Varietal development has been a mandate to MARDI since the 1970s and until today a total of 45 varieties have been released for planting in the granary areas. The breeding objectives varied in accordance to the needs of the different era. In the 1970’s Malaysia started to implement double-cropping for rice after the Japanese occupation. For successful double-cropping, the varieties must have a maturation period of less than 145 days and be non-photoperiodic. Almost all of the traditional varieties planted at that time were photoperiodic and would not flower until December when the days are shortest.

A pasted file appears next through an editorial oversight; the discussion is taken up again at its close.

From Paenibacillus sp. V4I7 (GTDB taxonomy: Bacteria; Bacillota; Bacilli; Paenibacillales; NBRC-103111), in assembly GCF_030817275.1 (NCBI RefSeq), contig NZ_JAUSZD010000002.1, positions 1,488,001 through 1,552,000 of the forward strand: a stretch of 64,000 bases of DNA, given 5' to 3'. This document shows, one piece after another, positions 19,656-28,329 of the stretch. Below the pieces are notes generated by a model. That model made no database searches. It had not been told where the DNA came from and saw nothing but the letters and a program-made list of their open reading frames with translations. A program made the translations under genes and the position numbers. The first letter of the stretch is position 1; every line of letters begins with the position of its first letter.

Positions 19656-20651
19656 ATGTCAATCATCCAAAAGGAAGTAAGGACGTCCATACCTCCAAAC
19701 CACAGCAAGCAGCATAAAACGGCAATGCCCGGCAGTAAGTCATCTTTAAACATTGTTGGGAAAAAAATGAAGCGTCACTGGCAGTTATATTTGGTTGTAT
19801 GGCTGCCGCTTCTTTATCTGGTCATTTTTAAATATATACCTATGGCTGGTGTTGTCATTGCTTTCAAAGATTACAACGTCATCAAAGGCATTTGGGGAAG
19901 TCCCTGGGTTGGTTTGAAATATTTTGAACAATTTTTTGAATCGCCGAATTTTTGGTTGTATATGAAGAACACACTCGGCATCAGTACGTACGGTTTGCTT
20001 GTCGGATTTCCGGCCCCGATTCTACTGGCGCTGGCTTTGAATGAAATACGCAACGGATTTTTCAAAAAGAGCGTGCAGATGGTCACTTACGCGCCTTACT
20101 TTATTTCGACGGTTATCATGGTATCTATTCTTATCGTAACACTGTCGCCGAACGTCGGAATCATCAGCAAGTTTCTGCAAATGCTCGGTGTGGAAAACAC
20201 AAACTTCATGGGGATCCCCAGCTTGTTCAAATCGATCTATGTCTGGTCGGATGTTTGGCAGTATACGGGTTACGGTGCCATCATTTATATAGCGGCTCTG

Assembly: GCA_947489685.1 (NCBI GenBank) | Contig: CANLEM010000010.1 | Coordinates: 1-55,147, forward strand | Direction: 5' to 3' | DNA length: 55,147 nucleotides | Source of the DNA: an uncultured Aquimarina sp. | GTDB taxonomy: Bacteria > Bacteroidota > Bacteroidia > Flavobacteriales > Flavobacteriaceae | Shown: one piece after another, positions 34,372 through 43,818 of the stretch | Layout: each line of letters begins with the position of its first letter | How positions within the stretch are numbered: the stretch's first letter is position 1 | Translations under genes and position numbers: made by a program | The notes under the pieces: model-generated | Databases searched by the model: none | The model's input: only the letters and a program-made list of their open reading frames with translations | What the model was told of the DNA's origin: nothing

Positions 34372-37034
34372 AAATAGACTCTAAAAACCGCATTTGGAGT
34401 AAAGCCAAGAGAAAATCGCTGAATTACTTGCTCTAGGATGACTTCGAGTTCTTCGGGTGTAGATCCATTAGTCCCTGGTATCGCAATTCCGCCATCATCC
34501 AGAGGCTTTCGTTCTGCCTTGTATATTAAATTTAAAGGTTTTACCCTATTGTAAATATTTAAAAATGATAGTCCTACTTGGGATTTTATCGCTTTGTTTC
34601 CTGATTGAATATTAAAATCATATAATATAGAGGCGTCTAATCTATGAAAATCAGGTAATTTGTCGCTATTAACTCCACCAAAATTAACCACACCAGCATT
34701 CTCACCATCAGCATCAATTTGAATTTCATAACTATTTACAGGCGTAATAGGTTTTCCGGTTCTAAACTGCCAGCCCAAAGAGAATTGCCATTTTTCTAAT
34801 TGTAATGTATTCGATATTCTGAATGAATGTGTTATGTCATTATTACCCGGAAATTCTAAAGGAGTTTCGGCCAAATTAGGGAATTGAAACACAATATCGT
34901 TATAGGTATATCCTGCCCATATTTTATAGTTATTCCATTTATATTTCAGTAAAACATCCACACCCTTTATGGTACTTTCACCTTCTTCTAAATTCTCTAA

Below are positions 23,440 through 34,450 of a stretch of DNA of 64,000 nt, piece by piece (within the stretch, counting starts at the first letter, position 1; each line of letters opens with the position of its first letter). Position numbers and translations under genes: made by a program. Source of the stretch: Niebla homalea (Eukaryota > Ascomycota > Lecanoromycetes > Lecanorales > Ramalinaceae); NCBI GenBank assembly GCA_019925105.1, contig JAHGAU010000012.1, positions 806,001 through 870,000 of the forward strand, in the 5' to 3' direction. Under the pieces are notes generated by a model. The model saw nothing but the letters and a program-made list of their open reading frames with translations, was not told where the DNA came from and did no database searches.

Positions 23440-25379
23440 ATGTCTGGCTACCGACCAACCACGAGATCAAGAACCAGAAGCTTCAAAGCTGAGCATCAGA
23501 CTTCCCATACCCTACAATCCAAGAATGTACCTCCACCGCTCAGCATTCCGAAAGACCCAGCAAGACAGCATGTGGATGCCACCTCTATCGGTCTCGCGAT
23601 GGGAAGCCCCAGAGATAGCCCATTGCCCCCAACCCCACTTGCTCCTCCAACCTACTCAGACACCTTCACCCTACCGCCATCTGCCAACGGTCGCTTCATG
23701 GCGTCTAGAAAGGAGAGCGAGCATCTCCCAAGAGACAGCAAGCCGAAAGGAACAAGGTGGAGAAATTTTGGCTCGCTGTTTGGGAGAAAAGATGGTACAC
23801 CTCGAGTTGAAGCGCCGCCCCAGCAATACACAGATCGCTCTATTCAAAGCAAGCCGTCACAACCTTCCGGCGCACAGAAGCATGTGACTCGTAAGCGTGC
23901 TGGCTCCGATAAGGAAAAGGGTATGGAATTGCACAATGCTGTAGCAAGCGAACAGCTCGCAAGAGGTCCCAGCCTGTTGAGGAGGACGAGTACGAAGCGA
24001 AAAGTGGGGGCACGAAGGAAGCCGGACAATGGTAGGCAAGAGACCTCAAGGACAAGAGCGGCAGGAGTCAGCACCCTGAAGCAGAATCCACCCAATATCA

The first successful non-photoperiodic variety was Mahsuri, developed from a cross between Japonica and Indica, and it was released in 1965. It was an easy shattering variety suited for manual harvesting. Despite its short to medium grain type, it was widely planted because of the excellent eating quality. However, the plants were too tall and prone to lodging. Further, it was susceptible to blast disease. These factors motivated breeders to produce varieties that were shorter and resistant to blast. In the late 1960s and early 1970s, many crosses were made for the improvement of Mahsuri and Ria. Several successful varieties resulted from this programme, including improved Mahsuri, which farmers called by many names such as Apollo, Anak Dara and Mat Candu. Malinja, Mahsuri and Bahagia were accepted by farmers and were planted twice per year, but they were still prone to lodging since their heights were still too tall at 140-150 cm. Continue reading “Rice Varietal Development in MARDI For Food Sovereignty”